Members of the Leptasterias aequalis species complex are small to medium sized. They have six arms up to 5 cm long, and their arm-to-disc ratio is about 4. To the naked eye, the aboral and lateral surfaces seem to be compactly covered with clusters of granular spines (up to 10) with small papular areas separating them. These sea stars have a carinal series of tightly spaced clusters of spines and a dorsolateral series of one to six spinelets per cluster in well-defined longitudinal rows; their pedicellariae are usually present but inconspicuous; the aboral spines are typically subcapitate; the superomarginals each have 4 to 8 slightly bent spines in a vertical series; the inferomarginals have two longer spines; and the oral intermediates are arranged in one, occasionally two, well-developed series. The adambulacrals have one or two spines in irregular alternation. There are clusters of crossed pedicellariae on the distal sides of the adambulacrals, oral intermediates and inframarginals.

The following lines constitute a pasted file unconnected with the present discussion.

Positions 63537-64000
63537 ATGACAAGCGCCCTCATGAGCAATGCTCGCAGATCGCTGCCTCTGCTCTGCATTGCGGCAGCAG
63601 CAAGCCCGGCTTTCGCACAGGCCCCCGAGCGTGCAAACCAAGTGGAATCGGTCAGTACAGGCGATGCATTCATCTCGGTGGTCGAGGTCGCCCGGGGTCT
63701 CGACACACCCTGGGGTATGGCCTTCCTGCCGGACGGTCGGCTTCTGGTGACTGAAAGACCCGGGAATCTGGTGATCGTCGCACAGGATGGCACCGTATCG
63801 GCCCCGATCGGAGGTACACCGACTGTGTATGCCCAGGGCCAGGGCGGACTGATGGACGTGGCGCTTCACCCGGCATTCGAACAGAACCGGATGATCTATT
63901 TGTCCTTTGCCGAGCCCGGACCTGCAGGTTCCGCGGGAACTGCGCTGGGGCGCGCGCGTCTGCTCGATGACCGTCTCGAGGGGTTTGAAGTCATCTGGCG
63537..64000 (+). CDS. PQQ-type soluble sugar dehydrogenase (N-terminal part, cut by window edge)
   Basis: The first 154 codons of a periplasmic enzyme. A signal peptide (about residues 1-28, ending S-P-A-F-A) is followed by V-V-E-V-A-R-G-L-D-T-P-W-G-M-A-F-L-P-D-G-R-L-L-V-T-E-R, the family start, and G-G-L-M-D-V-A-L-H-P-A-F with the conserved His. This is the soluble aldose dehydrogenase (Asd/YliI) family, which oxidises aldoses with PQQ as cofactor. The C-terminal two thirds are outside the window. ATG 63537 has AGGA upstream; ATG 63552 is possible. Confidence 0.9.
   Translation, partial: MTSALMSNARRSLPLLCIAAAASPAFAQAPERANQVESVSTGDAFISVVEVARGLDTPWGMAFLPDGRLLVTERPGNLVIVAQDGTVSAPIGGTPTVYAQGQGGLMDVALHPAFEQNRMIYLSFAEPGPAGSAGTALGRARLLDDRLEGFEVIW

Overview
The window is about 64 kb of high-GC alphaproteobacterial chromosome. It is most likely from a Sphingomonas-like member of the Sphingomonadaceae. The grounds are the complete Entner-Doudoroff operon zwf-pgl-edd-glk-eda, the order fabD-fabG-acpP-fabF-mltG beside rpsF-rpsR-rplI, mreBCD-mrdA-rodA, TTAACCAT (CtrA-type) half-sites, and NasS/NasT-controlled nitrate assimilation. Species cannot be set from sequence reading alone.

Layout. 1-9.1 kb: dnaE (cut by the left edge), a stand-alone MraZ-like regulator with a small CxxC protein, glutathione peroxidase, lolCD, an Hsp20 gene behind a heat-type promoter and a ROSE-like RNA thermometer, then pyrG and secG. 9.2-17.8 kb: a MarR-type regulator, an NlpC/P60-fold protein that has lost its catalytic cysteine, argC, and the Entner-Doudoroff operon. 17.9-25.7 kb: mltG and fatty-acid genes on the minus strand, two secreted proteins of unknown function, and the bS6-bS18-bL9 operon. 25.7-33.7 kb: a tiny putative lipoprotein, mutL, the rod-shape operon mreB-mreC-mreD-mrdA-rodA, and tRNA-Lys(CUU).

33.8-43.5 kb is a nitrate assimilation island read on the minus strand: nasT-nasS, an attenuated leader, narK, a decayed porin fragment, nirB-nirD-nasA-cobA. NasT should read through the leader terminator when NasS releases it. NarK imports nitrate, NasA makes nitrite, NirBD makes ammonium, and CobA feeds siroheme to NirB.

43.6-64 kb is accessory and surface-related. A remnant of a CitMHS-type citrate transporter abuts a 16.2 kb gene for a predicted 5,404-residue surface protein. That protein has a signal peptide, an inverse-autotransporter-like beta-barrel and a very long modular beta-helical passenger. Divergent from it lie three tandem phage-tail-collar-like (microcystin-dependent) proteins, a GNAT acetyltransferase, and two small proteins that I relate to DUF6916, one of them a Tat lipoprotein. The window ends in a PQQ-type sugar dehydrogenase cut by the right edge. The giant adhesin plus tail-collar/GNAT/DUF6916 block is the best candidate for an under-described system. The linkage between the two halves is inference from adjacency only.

Similar SpeciesSmall Leptasterias may be confused with juveniles of Pisaster ochraceus or Evasterias troschelii, which occasionally have six arms. P. ochraceus has a single spine on each adambulacral, with a cluster of pedicellariae at the base but not on the spine. Leptasterias has one or two spines per plate with a cluster of pedicellariae on the spine itself. E. troschelii has pedicellariae on the adambulacrals but an arm-to-disc ratio of 5.0-7.6 and six similar rows of spines between the superomarginals and the furrow, made up of two inferomarginals and four oral intermediates. Leptasterias has no more than two oral intermediates.